DHAKA (AFP) – A Bangladeshi court on Tuesday found an award-winning British journalist in contempt for questioning the official death toll of three million in the country’s 1971 war for independence.
Judges of a special war crimes tribunal ruled that a blog and two other articles written by David Bergman “hurt the feelings of the nation” and ordered him to pay a fine of 5,000 taka (S $ 84 ) or go to jail for a week.
The case was seen as a test of the country’s commitment to free speech after Bergman questioned the official version of one of the most controversial issues in Bangladesh’s short history.
Delivering the verdict in the capital Dhaka, presiding judge Obaidul Hassan told the courtroom that “freedom of expression can be exercised in good faith and in the public interest”. “David Bergman has neither good faith nor a problem of public interest,” added the judge.
The International Crimes Tribunal, a national tribunal that found several senior opposition leaders guilty of mass murder, has called on the government to investigate Bergman’s reports of his work.
Prime Minister Sheikh Hasina justified the trials on the grounds that the scale of bloodshed in Pakistan’s Bangladesh Civil War demands that those responsible be brought to justice, even four decades later.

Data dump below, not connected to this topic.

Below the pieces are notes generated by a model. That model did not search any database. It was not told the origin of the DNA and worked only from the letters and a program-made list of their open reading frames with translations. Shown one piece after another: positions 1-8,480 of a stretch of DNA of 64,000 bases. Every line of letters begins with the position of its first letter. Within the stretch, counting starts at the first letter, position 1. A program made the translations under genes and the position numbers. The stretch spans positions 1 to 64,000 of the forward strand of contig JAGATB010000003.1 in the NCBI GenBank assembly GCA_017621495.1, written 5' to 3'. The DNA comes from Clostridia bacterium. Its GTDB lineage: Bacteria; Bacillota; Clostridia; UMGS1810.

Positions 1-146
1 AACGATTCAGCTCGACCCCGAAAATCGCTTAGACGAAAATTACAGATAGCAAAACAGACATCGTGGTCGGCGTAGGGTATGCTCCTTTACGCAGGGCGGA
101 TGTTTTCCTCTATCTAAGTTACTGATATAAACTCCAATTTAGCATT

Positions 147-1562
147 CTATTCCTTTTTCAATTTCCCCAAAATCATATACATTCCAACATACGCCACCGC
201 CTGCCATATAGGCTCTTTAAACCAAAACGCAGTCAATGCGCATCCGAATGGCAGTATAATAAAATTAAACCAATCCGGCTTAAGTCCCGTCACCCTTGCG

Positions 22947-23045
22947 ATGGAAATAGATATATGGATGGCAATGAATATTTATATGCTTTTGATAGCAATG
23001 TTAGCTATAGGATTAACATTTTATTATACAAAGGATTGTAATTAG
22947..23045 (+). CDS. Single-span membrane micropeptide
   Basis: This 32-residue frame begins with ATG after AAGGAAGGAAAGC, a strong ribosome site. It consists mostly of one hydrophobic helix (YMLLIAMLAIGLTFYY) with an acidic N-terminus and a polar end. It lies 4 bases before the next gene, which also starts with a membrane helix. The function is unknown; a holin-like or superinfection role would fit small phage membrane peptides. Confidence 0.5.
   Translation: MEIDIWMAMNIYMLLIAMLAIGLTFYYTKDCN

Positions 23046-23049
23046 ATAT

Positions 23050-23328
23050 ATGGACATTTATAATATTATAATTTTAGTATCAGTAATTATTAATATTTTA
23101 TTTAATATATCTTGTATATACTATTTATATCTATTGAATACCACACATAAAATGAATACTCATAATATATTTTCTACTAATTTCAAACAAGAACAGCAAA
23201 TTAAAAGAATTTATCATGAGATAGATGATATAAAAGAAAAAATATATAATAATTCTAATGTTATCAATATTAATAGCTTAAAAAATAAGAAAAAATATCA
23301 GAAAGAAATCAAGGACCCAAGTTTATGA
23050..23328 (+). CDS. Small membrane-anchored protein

Critics say his government has deliberately exaggerated the number of people killed in order to intimidate its opponents and counter foreign unrest over a process devoid of international oversight.
Most of the war deaths were blamed on troops from Pakistan, which ruled Bangladesh from 1947 – when the territory was known as East Pakistan – until 1971.
But Ms Hasina’s government said Bangladeshi activists were behind some of the most brutal killings, including the massacre of intellectuals.
Most independent estimates indicate that the actual number of war dead runs into the hundreds of thousands.
Lawyer Abul Kalam Azad, who filed the petition against Bergman, told AFP the judgment was “fair and just.”
“No one has the right to question the three million dead in the 1971 War of Independence. It is a settled question,” he added.
Bergman’s attorneys argued that his blog posts were “accurate, fair and logical” and his comments on the court “were well within the allowable bounds of fair criticism.”
Bergman, who is the editor of the local English-language daily New Age, has lived in Bangladesh for more than a decade. He is married to a leading human rights lawyer.
The 49-year-old journalist, who also writes for the British Daily Telegraph, was part of a team that made a groundbreaking film exposing so-called Bangladeshi war criminals who took refuge in the UK.
The film won a British television award in 1995.
His conviction came when Bergman wrote a series of reports in the New Age about the alleged involvement of the country’s security forces in the kidnapping and disappearance of 19 opposition activists ahead of the disputed elections held in January this year. .